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First Quarter Challenge Part Three

First Quarter Challenge Part Three

I am still working on ideas from the paint poured felt and fabric that I created for the first quarter challenge. I had several good ideas from the comments on my previous posts and I was thinking along the lines of stitching and then making the painted cotton into something else. But I couldn’t find a good tutorial on sewing a pouch with a zipper. I am hopeless with zippers and just couldn’t seem to make out what the instructions meant. Then someone on the forum asked about inclusions in felt and Karen of Lincs in Stitches showed us her wet felted pendants with acrylic paper inclusions.

What if I used the painted cotton fabric as an inclusion in felt? I love how our little community always helps me out, even if they don’t know it!

I decided to make a sample to see how it would work. I used two different colors in the layers. I didn’t want the top black layer to be so stark and I have found it’s easier to see where to cut out the inclusions if you have a little migration of color through the areas where the inclusions are not. The bottom layer is a mix of natural wool colors that is fairly coarse.

I cut a few pieces of the painted cotton and place them on top of the bottom layer.

The top layer is short fiber black merino and I added a gray embellishment fiber out of my stash. It’s not silk but I have forgotten what it is. Bad me for not labeling things better.

Then I felted it. You can see where the inclusions are because it is more black in those areas where the bottom layer fiber hasn’t migrated through.

Here’s the first inclusion showing through after cutting. The cotton got fairly wrinkled up. It adds texture but I decided I might like to see how it would work if I used a piece of plastic as the resist and then cut it open as above. But then I would remove the plastic and insert the painted cotton. That way it wouldn’t get all wrinkled up during shrinkage and I would know the exact size to cut it to fit inside the pocket. But that’s for next time.

Here’s the piece after it’s completely dry. The poured paint is a very nice contrast to the black wool. I may stitch around the edges to make sure it stays in completely. It won’t fall out but you could definitely grab it and pull out the painted cotton pieces.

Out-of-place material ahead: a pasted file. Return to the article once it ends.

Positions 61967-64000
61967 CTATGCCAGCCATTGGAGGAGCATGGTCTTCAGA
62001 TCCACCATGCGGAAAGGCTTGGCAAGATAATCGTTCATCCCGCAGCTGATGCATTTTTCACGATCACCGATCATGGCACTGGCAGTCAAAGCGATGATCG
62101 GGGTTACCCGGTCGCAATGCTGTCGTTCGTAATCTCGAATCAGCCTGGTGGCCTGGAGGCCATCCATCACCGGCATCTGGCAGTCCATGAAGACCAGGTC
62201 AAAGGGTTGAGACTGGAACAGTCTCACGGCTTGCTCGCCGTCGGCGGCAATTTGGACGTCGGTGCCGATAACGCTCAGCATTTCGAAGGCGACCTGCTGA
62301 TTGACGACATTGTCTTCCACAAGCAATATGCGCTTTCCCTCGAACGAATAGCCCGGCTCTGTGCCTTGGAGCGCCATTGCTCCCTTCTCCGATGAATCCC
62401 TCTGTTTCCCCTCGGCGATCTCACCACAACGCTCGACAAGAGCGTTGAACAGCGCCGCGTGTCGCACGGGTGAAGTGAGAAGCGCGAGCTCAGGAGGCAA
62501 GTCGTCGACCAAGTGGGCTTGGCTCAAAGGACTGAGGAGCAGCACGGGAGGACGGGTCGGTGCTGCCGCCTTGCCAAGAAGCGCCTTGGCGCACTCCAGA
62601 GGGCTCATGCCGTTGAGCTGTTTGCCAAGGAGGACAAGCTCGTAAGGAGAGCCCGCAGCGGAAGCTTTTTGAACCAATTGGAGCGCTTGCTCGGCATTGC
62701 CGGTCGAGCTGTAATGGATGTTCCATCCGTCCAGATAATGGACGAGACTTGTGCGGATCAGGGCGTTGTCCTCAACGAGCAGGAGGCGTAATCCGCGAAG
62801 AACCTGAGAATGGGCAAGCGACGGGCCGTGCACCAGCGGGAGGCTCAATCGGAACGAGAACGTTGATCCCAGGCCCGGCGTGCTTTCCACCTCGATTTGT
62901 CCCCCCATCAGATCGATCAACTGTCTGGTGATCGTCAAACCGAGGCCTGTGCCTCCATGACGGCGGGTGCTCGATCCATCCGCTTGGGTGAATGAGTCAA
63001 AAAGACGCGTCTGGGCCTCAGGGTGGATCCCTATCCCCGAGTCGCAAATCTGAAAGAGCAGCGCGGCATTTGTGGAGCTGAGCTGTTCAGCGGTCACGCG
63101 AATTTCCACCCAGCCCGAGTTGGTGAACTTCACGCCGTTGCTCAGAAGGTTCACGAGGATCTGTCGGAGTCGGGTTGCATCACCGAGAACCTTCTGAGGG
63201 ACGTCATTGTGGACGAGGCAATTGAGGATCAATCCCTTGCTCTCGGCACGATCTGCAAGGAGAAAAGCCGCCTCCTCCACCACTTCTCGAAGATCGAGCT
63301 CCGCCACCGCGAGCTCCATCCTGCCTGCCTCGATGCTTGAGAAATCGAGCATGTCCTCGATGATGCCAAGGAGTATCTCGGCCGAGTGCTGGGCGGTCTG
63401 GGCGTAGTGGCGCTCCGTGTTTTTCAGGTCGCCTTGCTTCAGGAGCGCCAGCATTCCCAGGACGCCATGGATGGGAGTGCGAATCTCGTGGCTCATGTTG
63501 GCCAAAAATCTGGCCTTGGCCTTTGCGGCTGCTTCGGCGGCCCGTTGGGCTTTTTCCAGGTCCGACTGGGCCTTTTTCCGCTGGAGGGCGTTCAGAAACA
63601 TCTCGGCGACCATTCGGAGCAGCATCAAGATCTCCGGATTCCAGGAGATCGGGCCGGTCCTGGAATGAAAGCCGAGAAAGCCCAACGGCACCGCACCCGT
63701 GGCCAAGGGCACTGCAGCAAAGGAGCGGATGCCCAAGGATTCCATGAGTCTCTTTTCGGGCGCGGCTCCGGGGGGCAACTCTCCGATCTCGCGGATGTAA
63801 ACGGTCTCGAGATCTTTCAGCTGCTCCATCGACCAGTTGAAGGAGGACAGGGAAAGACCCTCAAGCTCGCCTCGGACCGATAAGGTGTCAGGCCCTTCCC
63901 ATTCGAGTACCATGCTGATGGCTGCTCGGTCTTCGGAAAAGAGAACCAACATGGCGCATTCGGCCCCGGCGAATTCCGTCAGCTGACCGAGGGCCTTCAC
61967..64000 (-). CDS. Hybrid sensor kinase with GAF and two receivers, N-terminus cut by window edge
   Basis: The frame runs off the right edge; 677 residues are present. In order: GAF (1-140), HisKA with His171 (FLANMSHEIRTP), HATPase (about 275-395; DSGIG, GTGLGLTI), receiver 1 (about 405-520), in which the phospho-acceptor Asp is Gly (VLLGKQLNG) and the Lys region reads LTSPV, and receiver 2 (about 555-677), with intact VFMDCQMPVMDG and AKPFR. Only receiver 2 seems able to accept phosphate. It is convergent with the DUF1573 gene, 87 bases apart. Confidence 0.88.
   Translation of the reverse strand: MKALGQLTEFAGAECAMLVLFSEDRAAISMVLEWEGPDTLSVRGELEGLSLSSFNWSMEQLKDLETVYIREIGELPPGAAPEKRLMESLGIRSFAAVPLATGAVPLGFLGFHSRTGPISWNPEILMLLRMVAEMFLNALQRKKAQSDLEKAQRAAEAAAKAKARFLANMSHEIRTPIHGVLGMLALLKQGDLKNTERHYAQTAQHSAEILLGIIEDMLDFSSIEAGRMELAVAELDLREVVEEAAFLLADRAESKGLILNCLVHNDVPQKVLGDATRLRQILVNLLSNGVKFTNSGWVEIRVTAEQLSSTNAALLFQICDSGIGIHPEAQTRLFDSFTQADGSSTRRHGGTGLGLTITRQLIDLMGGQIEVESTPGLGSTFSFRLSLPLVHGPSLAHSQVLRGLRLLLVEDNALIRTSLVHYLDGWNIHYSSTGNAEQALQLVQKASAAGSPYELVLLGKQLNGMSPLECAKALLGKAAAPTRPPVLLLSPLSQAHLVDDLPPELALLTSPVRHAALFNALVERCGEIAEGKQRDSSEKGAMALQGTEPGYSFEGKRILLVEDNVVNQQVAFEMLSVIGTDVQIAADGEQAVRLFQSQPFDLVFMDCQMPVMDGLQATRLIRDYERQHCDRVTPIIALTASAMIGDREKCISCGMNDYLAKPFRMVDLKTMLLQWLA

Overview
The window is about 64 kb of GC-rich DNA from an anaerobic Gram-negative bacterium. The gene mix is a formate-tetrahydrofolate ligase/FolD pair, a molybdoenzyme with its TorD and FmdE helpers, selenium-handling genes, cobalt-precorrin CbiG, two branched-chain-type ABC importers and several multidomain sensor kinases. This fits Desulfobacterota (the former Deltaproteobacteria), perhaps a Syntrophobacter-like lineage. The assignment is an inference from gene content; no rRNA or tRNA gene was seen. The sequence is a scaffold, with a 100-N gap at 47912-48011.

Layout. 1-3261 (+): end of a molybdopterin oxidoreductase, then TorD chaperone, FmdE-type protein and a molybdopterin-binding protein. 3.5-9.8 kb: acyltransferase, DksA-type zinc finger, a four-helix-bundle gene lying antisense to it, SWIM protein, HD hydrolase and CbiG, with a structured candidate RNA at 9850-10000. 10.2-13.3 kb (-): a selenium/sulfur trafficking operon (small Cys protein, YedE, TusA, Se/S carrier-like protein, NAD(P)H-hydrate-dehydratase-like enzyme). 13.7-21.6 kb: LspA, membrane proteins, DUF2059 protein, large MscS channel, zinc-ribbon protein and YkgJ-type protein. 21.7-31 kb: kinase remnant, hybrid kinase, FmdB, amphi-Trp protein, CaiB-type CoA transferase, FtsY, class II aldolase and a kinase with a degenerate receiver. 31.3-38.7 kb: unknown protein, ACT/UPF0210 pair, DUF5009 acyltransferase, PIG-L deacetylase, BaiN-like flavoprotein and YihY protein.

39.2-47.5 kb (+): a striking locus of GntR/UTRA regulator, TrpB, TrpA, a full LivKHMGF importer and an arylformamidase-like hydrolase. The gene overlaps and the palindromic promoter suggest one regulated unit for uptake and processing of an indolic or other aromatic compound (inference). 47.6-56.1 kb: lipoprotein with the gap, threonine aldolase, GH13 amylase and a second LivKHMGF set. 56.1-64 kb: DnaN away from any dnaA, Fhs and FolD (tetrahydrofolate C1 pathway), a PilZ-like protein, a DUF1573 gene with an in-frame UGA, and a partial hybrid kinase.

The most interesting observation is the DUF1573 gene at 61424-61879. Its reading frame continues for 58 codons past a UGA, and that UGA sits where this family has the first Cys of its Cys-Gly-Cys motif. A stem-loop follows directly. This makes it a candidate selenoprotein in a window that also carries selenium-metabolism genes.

Here’s a couple of close up shots so you can see the texture of the painted cotton against the felt. This technique has definite possibilities. This could certainly be used for making felt and paint jewelry or for adding embellishments to almost any kind of felt. I have quite a lot of poured paint that I need to do something with so there will probably be more experiments coming up.

First Quarter Challenge – Mixed Media Surface Design

First Quarter Challenge – Mixed Media Surface Design

As many of you may know, I do a lot of mixed media on felt. I especially enjoy trying out ideas that are not usually considered appropriate for felt. Some work, some don’t, but I do like to see what happens. The mad scientist in me, I guess. My latest explorations are in paint pouring. You can find tons of YouTube videos about how to do this so I’m not going to go into the details here. Paint pouring is usually done on canvas or hard surfaces. But I wanted to see what would happen when I poured on felt or on cotton fabric. Would it work? Would I be able to machine stitch through the fabric or felt after the paint was dry? What else could I do with a piece of fabric or felt that had paint poured on it?

Our group got together last Friday to do a session of paint pouring. Everyone else was pouring on canvas, board, ceramic tile or some other flat surface. I had prepared a couple of canvas ahead of time by covering with felt or cotton fabric and stapling the backside while stretching the fabric tight.

Here’s the backs of the canvas and then the front sides. The dark purple one is the felt.

Normally you follow a procedure as above that Sally poured on a black ceramic tile. It’s really a lot of fun doing this because the results are pretty random with this type of pour and it is exciting to watch and see the changes that occur in the paint.

Here’s the tile after it’s completely covered. It wasn’t dry yet so it probably still changed from this photo but you get the idea.

I started with the cotton fabric covered canvas. I poured some white paint on the corners to cover completely. Corners are the last to get covered usually and I didn’t want any issues because the paint didn’t travel as well as on canvas.

Then I did a “dirty pour” as seen in Sally’s tile photos above. And it worked! I haven’t seen the dried piece yet as it is still at Paula’s house. These take a while to dry.

Next up felt! I should have done the same type of pour that I did on the cotton but I decided to try pouring the different colors separately which you can see on the left. The minute the paint hit the felt, it barely spread at all. Very little mixing of paint. So I decide to try adding more black and white paint at the edges and spreading them lightly over the surface. That is the photo on the right. Ugh. Pretty ugly and disappointing. Again, I haven’t seen it dried yet and we’ll see if it can be salvaged in some way. The next step is to take it off the canvas once it’s dry and see if it can be stitched. Hopefully, I won’t kill my sewing machine.

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Here are some other people’s results on various substrates. We had a great time and I will carry on with my experiment once it is dry. I’ll show you the results even if they are the ugliest thing ever!

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